As someone who has struggled to regain back strength and independence after a spinal cord injury, I know the first hand struggles of wanting to regain some abdominal function.
At 16 years old, I was diagnosed with a T6 complete spinal cord injury and was told I would never regain any abdominal (core) function. This led to my belief that I did not need to train it.
So that is exactly what I did.
Throughout my rehab, physiotherapists and coaches focused on building my upper body strength, prevention of shoulder injuries, and some basic stretches for my lower body. No one told me that although I had a complete spinal cord injury, there was a possibility I could continue to work on my core and in turn, develop some balance.
So, I am here today to tell you that yes, it is possible for anyone and everyone to continue working on those abs of steel.
Let’s break it down on why we should. With better core function comes:
-better seated and/or standing control
-a decrease in back pain
-better control when reaching for items or transferring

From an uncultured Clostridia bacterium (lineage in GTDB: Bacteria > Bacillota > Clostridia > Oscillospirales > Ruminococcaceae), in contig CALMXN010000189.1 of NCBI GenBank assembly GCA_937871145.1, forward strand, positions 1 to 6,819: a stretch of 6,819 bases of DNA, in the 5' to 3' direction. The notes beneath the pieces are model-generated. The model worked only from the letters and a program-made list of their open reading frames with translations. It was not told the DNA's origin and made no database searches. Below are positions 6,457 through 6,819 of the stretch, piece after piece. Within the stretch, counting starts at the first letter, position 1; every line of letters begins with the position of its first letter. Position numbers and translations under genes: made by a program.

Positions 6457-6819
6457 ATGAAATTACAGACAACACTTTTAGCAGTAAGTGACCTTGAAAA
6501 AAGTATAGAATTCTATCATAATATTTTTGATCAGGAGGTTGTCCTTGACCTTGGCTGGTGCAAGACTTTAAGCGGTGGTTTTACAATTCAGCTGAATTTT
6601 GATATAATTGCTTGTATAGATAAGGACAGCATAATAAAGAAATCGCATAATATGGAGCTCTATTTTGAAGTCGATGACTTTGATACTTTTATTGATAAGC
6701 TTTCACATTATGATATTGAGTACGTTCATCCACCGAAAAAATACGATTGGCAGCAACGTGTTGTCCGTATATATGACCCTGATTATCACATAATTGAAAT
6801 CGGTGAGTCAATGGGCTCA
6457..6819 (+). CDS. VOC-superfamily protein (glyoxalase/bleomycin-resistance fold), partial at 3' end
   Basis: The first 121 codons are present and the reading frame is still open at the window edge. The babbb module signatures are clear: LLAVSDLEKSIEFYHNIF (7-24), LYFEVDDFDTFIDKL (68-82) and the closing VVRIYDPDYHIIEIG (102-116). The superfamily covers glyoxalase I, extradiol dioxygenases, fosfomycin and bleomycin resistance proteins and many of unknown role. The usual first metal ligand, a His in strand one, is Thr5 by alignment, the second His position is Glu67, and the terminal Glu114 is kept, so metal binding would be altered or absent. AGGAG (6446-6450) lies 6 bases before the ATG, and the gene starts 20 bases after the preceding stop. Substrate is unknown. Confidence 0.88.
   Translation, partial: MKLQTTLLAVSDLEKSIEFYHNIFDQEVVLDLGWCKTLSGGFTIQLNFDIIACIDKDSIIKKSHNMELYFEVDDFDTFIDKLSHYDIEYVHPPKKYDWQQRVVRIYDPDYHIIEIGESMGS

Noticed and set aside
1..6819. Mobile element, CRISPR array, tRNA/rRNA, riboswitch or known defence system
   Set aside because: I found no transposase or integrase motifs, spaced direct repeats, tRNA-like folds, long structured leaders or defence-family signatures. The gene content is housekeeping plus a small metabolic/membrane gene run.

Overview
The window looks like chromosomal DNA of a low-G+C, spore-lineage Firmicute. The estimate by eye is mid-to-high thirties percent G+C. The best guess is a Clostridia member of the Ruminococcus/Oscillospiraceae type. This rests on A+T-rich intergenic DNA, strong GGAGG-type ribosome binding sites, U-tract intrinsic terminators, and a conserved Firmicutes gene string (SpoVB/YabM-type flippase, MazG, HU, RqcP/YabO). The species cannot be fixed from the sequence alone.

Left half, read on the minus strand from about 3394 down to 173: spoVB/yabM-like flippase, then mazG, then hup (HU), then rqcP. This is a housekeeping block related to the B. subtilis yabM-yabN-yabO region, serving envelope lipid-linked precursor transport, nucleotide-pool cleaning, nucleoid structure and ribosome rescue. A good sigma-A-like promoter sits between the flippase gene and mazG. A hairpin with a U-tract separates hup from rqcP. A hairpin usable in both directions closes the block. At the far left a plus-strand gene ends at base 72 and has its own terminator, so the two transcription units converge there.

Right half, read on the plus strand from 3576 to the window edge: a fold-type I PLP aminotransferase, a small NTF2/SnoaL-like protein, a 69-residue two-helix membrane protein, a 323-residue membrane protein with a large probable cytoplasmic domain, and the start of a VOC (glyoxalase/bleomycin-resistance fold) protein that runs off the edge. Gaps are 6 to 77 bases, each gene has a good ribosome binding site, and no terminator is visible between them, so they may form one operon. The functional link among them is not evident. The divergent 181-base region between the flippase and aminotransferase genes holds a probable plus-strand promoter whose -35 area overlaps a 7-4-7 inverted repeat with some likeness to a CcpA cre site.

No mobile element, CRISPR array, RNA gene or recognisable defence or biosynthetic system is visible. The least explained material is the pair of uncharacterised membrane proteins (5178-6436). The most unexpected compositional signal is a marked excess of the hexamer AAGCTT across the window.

-better control when pushing a mobility device
Whether you are walking, using a mobility device, or living with some type of condition that affects balance, core work is important for all of us.
As you can see from some of the functional benefits, we should all be putting in some time each week to challenge and develop our core muscles.
You can find an awesome core strengthening exercise here or you can reach out to us to help further develop your core routine.
From a seated position, you are going to plant your feet into your foot plate (if you have to imagine it that’s ok), sit nice and tall and tighten your core.
With your arms to your side, you are going to dip down to one side, reaching as far as you can without falling over and then slowly sitting back up. If it is only a slight movement, that’s okay.
This can also be done lying on a bed or a mat.
I find putting my legs onto a couch or my chair helps further engage my core, but you can do this without having your feet up as well.
Tighten your core, lift your head off the ground if you can and reach for one heel. Go back to center, then reach for the other heel. You should be bending at the side, rather than just using your shoulders to do the movement.
Alrighty, repeat this exercise for 30-60 seconds, three times. Have fun!
Thinking about engaging your core while you do simple everyday tasks like brushing your teeth, washing dishes, or even sitting at a computer is also a powerful tool to use to work on your core routine.
The more practice we do, the better it becomes.